When I was growing up, Norway wasn’t the rich, oil-producing, technologically advanced country that you see today. The last import restrictions on cars weren’t lifted until 1960. Telephone coverage was spotty: If you wanted a phone in your house, you might have to wait up to two years for a technician to come install one.
Every now and then I meet people who ask me about the level of social welfare services available in Norway. Many are impressed by the coverage, which includes health care benefits for everyone, one year of parental leave, unemployment benefits and a minimum retirement payment—even for people who have never worked.
Each month, “Ambassador’s Insights” will address various topics facing modern Norway and the bilateral relations between Norway and the U.S. This article first appeared in Viking’s July 2019 issue. This year, we celebrate the 50th anniversary of the discovery of the first commercial oil and gas field, Ekofisk, in the Norwegian part of the North Sea. Growing up in Oslo in the 1960s [...]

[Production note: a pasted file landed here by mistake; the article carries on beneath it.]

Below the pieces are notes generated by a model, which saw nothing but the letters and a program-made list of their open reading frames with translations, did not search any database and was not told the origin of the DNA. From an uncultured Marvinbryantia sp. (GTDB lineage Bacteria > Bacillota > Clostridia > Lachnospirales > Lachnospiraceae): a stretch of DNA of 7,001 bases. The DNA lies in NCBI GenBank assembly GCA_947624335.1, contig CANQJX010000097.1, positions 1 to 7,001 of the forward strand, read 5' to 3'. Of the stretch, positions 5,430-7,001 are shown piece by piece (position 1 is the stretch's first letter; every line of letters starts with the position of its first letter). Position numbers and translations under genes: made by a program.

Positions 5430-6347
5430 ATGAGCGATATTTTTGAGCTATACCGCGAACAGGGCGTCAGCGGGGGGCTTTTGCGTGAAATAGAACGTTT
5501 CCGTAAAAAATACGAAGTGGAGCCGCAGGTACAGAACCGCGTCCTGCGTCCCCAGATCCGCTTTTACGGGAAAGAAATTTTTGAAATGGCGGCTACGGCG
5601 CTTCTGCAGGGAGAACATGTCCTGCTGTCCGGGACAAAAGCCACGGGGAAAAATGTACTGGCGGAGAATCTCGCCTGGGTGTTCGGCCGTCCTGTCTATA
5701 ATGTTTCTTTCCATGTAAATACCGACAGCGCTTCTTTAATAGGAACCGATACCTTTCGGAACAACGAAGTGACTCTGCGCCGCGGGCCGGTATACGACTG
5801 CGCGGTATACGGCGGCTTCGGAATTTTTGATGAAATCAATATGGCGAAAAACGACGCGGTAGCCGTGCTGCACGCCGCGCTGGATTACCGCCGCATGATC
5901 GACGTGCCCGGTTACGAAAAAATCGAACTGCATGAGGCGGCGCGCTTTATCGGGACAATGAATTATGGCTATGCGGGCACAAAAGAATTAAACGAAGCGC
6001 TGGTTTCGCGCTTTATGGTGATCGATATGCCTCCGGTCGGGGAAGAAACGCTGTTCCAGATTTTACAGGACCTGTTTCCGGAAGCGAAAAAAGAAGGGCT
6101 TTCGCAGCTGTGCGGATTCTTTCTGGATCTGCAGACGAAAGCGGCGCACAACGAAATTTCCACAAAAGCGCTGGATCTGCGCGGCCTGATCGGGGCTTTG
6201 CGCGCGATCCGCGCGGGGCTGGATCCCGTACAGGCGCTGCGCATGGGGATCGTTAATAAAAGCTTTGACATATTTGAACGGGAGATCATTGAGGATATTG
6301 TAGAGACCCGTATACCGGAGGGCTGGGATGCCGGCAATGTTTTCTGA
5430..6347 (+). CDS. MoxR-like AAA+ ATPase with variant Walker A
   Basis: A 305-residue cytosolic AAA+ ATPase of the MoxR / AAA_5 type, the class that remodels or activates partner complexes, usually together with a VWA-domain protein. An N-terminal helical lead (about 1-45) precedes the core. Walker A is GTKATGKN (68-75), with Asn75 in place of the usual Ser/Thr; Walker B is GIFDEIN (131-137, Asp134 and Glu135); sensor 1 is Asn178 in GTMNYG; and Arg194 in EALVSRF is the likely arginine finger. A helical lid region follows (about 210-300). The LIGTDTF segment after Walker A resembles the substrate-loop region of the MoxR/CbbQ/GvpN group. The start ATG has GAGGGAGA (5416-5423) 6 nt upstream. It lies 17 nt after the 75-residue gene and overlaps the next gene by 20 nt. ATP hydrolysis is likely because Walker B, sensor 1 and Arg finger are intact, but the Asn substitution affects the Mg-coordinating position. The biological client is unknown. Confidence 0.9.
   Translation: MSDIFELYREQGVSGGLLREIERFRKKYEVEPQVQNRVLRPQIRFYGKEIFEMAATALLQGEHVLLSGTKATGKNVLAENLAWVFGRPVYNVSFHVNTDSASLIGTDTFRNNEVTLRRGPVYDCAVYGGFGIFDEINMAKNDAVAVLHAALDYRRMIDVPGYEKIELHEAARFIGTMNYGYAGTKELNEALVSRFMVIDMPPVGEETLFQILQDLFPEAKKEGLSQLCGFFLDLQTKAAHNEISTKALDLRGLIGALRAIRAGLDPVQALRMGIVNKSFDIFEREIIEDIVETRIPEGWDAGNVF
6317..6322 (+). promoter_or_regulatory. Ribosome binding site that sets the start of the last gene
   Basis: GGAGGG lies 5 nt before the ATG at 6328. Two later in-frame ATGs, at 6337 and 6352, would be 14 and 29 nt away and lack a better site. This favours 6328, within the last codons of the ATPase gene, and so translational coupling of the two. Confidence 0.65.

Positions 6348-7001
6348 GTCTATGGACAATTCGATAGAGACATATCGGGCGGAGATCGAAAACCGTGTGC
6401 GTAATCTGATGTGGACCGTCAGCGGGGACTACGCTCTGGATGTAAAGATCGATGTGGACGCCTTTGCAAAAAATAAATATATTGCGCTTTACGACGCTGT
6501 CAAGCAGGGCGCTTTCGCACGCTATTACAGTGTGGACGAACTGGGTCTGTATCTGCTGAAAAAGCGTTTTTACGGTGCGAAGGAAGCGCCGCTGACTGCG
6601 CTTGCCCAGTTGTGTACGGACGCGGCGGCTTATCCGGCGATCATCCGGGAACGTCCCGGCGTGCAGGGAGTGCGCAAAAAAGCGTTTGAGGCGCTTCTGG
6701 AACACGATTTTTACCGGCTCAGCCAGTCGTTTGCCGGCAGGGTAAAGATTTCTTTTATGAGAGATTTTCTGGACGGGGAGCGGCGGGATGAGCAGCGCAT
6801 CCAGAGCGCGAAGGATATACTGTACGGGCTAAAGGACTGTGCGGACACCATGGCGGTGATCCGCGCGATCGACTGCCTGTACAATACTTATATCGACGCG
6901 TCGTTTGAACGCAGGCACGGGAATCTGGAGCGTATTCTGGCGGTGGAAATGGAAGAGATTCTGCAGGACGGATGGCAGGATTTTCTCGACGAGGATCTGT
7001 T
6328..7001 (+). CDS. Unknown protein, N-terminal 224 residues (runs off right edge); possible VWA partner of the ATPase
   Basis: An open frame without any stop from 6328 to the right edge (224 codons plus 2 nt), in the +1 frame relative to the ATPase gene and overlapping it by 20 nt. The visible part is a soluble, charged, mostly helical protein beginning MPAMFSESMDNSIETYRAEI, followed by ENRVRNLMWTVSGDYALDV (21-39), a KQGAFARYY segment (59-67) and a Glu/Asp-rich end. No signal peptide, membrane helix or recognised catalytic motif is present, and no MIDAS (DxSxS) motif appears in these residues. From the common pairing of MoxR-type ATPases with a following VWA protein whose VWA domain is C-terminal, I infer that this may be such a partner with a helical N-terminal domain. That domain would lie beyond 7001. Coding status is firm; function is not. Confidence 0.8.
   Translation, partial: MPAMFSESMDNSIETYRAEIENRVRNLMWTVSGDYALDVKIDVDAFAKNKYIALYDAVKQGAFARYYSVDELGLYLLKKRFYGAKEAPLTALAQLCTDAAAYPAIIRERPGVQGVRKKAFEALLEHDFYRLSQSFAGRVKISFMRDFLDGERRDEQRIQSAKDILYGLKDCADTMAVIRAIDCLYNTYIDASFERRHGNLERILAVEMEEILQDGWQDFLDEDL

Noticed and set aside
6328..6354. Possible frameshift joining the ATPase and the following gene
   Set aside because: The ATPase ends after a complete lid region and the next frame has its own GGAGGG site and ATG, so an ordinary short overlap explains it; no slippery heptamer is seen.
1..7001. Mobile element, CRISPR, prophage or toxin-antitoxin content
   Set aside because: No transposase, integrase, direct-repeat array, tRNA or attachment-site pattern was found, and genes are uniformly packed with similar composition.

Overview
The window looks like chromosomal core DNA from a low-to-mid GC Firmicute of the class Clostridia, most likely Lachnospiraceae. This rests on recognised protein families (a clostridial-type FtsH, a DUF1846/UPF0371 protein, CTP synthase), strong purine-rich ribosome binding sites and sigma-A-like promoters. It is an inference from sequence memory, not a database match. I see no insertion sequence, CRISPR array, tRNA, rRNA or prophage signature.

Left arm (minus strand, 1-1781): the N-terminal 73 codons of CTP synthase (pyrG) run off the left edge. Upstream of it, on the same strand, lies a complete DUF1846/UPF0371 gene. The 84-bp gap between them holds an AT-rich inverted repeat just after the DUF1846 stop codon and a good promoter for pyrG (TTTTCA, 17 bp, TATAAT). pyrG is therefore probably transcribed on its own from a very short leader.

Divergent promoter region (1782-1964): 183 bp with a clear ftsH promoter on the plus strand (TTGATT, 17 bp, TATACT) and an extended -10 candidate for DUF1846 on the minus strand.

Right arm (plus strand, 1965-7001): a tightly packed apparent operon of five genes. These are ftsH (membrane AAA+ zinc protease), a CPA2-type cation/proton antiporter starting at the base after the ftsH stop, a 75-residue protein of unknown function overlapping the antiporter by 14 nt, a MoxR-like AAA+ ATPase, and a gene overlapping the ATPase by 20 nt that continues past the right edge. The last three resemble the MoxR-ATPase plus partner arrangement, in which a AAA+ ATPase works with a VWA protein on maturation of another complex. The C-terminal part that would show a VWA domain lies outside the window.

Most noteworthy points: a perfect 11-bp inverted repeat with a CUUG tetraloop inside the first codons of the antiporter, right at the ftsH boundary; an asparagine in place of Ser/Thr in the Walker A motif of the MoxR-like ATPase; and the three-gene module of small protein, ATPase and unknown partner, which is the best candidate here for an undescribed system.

Last year we celebrated the 70th anniversary of the Universal Declaration of Human Rights. While most people probably have a vague idea of what fundamental human rights are, we live in a part of the world where many—myself included—probably take them more or less for granted.
Every May, Norwegians all over the world celebrate Syttende Mai, Norway’s Constitution Day. Signed 205 years ago, Norway’s is the second-oldest written constitution in the world that is still in use. The oldest, which in many ways served as a model for Norway’s founding fathers, is the American Constitution.
Over the past couple of years, I’ve published a blog on various topics pertaining to international diplomacy, first on HuffingtonPost.com and then on WashingtonDiplomat.com. While I enjoyed the opportunity to get my thoughts out there, I was never sure I was reaching quite the right audience.